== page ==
§ 21. Mr. Bossom
asked the Minister of Food if he has considered a case, of which details have been sent to him, in which a member of the public, after obtaining the weekly ration of meat on Saturday, 15th July, found it totally unfit for human consumption by Sunday, 16th July; if he will allow a free supplementary meat ration this week and what action he will take to correct this situation generally.
§ Mr. Webb
As the information sent to me by the hon. Member is not adequate, I would be glad if he could let me have further details. In general, we are prepared to replace any meat which has been condemned in a butcher's shop soon after delivery, but it would obviously be impracticable for us to undertake to replace meat after it has been sold to the consumer. We naturally expect the butcher to protect his customers by not selling meat unfit for consumption.
§ Mr. Bossom
Is the Minister aware that this case concerns a very good butcher, who had to sell the meat he had delivered to him? Will he make it a rule that where butchers have to sell the meat which is delivered to them he will replace it if it is not good?
§ Sir T. Moore
Does the right hon. Gentleman recall that when I showed him a sample of bad butter, a short time ago, he destroyed it on his premises, so that I could not produce any evidence in this House against him?
§ 27. Mr. Vosper
asked the Minister of Food to what extent retail butchers are compelled to accept allocations of manufacturing meat of a quality suitable only for factory use.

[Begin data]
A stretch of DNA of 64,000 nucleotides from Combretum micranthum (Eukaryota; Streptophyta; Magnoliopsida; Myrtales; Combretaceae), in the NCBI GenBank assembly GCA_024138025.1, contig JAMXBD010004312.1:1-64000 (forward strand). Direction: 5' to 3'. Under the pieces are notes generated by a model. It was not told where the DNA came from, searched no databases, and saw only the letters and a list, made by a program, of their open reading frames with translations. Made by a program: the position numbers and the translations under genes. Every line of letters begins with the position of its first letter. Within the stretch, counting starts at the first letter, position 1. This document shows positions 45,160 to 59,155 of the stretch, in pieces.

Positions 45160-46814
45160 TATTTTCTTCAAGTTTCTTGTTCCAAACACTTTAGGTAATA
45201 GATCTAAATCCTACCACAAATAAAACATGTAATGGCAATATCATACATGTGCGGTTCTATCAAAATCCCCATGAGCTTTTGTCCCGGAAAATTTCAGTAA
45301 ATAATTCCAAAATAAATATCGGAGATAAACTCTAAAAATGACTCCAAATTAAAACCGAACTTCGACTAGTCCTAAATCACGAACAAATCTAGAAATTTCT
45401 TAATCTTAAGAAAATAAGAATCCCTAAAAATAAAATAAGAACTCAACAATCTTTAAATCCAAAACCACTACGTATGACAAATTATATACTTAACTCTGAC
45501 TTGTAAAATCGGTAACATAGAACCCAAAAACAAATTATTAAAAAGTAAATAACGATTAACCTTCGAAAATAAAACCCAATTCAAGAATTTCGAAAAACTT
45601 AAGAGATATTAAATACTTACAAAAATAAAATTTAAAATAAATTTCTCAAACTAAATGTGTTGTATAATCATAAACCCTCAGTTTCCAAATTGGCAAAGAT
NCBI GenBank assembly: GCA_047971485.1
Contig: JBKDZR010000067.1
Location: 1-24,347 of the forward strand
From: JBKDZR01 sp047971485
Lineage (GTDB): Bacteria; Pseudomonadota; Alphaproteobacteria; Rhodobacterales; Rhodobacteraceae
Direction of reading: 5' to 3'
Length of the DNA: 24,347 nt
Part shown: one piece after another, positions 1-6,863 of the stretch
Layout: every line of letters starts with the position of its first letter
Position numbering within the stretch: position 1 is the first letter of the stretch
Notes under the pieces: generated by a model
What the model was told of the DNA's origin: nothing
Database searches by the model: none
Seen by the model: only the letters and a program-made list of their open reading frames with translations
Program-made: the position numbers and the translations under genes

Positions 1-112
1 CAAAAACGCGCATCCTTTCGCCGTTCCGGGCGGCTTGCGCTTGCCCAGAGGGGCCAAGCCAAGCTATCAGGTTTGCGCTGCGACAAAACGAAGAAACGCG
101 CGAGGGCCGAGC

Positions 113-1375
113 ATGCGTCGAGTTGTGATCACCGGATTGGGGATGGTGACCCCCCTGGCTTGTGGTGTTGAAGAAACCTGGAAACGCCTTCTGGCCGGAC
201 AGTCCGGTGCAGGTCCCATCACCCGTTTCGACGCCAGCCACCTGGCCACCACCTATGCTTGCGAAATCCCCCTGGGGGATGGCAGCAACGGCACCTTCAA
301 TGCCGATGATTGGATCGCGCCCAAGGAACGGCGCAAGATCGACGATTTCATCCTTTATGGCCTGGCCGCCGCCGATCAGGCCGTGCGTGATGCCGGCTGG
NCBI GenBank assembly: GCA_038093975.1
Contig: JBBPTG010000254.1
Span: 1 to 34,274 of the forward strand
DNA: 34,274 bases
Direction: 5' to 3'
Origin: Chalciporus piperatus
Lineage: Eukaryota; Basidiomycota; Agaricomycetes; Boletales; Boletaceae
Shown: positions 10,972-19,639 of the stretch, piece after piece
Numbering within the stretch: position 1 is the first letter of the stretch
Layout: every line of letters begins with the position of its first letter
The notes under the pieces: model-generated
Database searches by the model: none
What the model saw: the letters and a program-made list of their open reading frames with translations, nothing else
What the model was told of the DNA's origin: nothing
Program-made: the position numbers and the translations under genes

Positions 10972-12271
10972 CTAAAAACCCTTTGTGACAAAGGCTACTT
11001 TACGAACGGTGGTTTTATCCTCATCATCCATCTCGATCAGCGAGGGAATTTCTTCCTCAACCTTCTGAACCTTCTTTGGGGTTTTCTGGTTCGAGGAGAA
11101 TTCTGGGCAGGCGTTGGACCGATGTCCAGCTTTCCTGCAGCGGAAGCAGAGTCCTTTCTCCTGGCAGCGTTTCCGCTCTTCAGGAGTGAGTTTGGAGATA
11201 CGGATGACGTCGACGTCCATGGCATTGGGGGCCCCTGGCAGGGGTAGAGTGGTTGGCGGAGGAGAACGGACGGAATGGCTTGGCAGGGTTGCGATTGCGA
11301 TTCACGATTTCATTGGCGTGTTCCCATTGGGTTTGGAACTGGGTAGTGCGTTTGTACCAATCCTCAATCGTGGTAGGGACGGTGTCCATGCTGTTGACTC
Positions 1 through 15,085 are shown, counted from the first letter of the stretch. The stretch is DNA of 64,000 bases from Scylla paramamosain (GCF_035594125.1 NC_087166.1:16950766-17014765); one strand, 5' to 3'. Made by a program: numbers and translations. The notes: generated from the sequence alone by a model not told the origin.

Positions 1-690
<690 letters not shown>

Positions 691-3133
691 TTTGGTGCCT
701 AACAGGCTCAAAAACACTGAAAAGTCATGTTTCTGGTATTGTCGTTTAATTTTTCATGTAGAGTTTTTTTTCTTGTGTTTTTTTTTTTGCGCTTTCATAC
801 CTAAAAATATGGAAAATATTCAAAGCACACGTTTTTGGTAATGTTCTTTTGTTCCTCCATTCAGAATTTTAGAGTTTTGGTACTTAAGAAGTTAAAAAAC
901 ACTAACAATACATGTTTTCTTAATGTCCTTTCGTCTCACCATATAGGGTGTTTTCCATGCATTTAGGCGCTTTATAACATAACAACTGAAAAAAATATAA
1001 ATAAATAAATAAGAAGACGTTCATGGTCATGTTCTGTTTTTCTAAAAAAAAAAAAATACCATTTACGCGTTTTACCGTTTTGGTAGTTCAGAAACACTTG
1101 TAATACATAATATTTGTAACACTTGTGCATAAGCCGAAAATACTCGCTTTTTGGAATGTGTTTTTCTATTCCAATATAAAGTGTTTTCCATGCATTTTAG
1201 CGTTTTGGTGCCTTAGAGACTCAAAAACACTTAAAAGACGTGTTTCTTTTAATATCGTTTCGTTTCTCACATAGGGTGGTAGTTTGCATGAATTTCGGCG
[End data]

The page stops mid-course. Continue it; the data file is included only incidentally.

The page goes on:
§ Mr. Vosper
Would the Minister give an assurance that if a butcher cannot use the meat he can get authority for canning it?
§ 34. Colonel Ropner
asked the Minister of Food why the supply of fresh home-killed meat to the butchers of Tadcaster has been stopped.
§ 26. Mr. Turton
asked the Minister of Food why he has recently refused to allocate fresh home-killed meat to certain districts in Yorkshire.
§ Colonel Ropner
By what authority does the right hon. Gentleman's Department deny home killed beef to butchers who refuse to take the offal which they cannot sell except at a very serious loss?
§ Mr. Webb
The trouble is that cows contain not only beef but offal, and we have to take some account of the economic value of the whole animal. If we have to send the offal to another district, we should, because of the very delicate nature of offal, make a loss; and, therefore, we have had to insist, since these butchers would not take offal, to reduce the supply of beef in order to have a fair arrangement for the distribution of these cattle.
§ Colonel Ropner
But is the right hon. Gentleman aware that butchers cannot sell the offal at present prices?
§ Mr. Walter Fletcher
Does the right hon. Gentleman's reply mean that his Department supplies beef from cows only?